I took this photo in our backyard and it was my first time to have seen such a lovely bird as this roaming around the neighbourhood. It’s a Lorikit, a multicolored bird that most often times can be found in wildlife parks and zoos or pet shops. It was an early morning at that time at the front lawn of the house, and as I was about to open up the door of my car, I heard a unique sound, a bird chirping, and to my surprise when I got my eyes laid up to the branch of a palm tree, was this lovely coloured lorikit enjoying the day! I really couldn’t believe it, but I would suppose the bird might have gotten lost.
This is another great zoo in Australia on a nine hectare area located at Somersby on the Central Coast, New South Wales. It is about 50 kilometres North of Sydney, and is just off the Sydney-Newcastle Freeway on the Gosford exit.
A friend had mentioned the zoo to me before and so on the early part of 2013 we visited it and just hoping that it would be bigger than the Featherdale Wildlife Park. When we arrived here, busloads of tourists had just got off it and were then entering the park and there were some cars already parked too, meaning heaps of visitors were already enjoying the parks wildlife’s animals.
At the ticketing area, a big crocodile statue and a big toad in a pond boasts the parks ambiance, and then another huge crocodile statue with an open mouth is well placed at the walkway overlooking the whole park.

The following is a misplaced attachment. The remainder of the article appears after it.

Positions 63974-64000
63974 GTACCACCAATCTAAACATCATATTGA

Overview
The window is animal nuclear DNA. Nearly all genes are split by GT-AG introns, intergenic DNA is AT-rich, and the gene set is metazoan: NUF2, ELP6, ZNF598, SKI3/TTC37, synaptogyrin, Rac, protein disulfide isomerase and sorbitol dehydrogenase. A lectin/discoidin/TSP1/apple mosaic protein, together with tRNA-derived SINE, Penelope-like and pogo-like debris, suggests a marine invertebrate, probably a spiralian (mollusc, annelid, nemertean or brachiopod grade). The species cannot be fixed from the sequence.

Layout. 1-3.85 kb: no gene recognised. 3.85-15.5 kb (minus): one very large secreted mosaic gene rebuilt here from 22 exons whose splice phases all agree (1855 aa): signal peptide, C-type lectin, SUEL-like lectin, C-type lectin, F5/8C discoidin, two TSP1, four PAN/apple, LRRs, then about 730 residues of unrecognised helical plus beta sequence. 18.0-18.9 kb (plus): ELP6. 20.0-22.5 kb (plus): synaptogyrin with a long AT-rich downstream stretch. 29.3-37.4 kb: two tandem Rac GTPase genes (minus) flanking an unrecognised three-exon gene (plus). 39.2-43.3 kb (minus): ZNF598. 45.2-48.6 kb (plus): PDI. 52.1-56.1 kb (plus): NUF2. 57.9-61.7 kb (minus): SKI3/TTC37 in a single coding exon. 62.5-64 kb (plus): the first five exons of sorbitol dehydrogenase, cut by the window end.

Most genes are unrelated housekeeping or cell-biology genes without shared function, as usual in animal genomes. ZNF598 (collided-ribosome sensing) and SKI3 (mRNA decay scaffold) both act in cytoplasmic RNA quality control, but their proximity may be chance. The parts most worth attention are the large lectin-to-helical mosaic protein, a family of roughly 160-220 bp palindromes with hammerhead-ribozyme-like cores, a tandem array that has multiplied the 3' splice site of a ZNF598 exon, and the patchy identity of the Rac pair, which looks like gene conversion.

There are a lot of features the park do offer. We witnessed the feeding of a giant Galapagos tortoise named Hugo and likewise the feeding of an alligator from the banks of a massive ’gator lagoon. There are native and exotic reptiles and spiders in their unique exhibits. That’s’ why the park accommodates educational tours for school kids. They have great facilities like adventure playground, cafe and picnic area, free BBQs.
But in the year 2000, a devastating fire wiped out the Reptile Park’s main building, destroying Australia’s largest collection of reptiles, amphibians and spiders on the night of 16 July. All the external facilities and animals, including Eric the crocodile, escaped the fire. A fault in an electrical lead was found to be the cause. The Reptile Park reopened in an abbreviated format on 9 September in time to capitalize on tourism surge generated by the 2000 Sydney Olympics.
The Sanctuary is the only zoo in Australia committed to saving lives with a Venom-Milking Program in place for the past 50+ years, saving over 300 lives each year being the sole supplier of a variety of venoms, which is used for all snake and funnel-web anti-venom in Australia. That is a special program which is very unique and only experts do advocate. In 1951, the founder of the sanctuary Eric Worrell started long-term association with the Commonwealth Serum Laboratories, providing snake venom required to produce antivenoms. Then in June 2008, Australian Reptile Park Director John Weigel received one of the nation’s highest civilian awards – Member (AM) of the Order of Australia. The award was announced by the Governor General as part of the Queen’s Birthday celebrations in recognition of John’s contributions to Australian tourism, herpetology, and snake venom production.